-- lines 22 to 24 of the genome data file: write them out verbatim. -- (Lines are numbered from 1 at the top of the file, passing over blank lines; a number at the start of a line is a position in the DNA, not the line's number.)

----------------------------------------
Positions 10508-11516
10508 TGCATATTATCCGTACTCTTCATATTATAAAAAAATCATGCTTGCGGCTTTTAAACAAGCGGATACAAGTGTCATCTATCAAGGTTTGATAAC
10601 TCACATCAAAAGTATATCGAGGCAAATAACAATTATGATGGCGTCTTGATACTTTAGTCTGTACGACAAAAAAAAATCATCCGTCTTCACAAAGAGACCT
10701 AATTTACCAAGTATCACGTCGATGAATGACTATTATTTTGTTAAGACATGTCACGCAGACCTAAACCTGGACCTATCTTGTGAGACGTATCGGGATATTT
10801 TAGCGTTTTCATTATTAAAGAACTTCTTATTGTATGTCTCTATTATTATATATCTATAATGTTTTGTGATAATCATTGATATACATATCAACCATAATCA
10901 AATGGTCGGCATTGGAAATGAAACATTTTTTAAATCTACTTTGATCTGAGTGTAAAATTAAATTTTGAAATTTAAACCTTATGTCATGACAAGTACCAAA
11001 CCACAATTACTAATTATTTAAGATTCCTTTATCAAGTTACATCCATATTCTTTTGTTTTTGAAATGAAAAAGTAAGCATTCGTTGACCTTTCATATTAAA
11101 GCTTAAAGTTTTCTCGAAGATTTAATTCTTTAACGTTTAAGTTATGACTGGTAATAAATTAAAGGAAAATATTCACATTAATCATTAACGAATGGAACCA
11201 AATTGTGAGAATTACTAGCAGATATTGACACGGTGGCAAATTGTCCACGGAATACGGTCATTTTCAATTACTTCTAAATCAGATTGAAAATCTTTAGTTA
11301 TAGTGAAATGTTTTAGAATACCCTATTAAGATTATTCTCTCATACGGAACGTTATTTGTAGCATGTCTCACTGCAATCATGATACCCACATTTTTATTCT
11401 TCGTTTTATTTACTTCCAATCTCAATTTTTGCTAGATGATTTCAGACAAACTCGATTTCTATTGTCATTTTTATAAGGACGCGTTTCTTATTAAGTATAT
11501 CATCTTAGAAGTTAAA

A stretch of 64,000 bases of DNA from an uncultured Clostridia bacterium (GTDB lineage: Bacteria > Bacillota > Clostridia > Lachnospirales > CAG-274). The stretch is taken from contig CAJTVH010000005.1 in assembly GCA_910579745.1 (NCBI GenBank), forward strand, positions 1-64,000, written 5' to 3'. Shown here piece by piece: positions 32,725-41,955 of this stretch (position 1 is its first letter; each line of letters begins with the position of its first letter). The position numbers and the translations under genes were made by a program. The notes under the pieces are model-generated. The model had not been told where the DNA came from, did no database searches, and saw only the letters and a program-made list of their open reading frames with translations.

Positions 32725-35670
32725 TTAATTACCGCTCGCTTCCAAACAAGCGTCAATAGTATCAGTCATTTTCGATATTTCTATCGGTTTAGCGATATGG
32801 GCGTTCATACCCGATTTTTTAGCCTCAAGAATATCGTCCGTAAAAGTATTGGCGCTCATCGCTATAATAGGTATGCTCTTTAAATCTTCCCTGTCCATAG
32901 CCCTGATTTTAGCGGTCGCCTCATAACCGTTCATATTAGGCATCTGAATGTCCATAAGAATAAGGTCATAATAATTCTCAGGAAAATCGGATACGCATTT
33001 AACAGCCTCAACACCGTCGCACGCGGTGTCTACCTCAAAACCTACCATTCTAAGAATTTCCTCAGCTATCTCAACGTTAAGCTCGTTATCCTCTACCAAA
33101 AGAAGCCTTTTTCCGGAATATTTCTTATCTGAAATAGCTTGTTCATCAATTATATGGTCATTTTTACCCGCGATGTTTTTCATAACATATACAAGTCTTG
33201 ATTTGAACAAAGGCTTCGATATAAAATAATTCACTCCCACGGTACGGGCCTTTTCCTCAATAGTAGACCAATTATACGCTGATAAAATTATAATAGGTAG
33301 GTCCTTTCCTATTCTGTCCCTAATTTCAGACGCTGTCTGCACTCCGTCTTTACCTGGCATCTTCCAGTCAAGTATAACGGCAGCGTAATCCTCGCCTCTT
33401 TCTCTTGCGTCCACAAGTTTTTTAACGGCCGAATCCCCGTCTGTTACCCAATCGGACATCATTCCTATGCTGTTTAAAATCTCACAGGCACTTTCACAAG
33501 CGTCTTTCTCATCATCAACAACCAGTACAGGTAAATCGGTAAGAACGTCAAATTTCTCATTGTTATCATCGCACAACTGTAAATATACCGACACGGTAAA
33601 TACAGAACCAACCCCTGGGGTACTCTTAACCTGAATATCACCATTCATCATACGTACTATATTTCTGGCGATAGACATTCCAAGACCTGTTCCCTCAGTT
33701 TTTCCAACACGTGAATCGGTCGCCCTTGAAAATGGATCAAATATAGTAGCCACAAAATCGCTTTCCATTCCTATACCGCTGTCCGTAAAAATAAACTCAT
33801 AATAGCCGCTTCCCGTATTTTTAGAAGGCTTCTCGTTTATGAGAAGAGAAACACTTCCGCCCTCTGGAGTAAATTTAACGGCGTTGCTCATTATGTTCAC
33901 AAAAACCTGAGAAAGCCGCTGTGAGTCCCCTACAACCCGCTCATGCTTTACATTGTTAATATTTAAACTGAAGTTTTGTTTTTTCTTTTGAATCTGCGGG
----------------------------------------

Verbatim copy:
33401 TCTCTTGCGTCCACAAGTTTTTTAACGGCCGAATCCCCGTCTGTTACCCAATCGGACATCATTCCTATGCTGTTTAAAATCTCACAGGCACTTTCACAAG
33501 CGTCTTTCTCATCATCAACAACCAGTACAGGTAAATCGGTAAGAACGTCAAATTTCTCATTGTTATCATCGCACAACTGTAAATATACCGACACGGTAAA
33601 TACAGAACCAACCCCTGGGGTACTCTTAACCTGAATATCACCATTCATCATACGTACTATATTTCTGGCGATAGACATTCCAAGACCTGTTCCCTCAGTT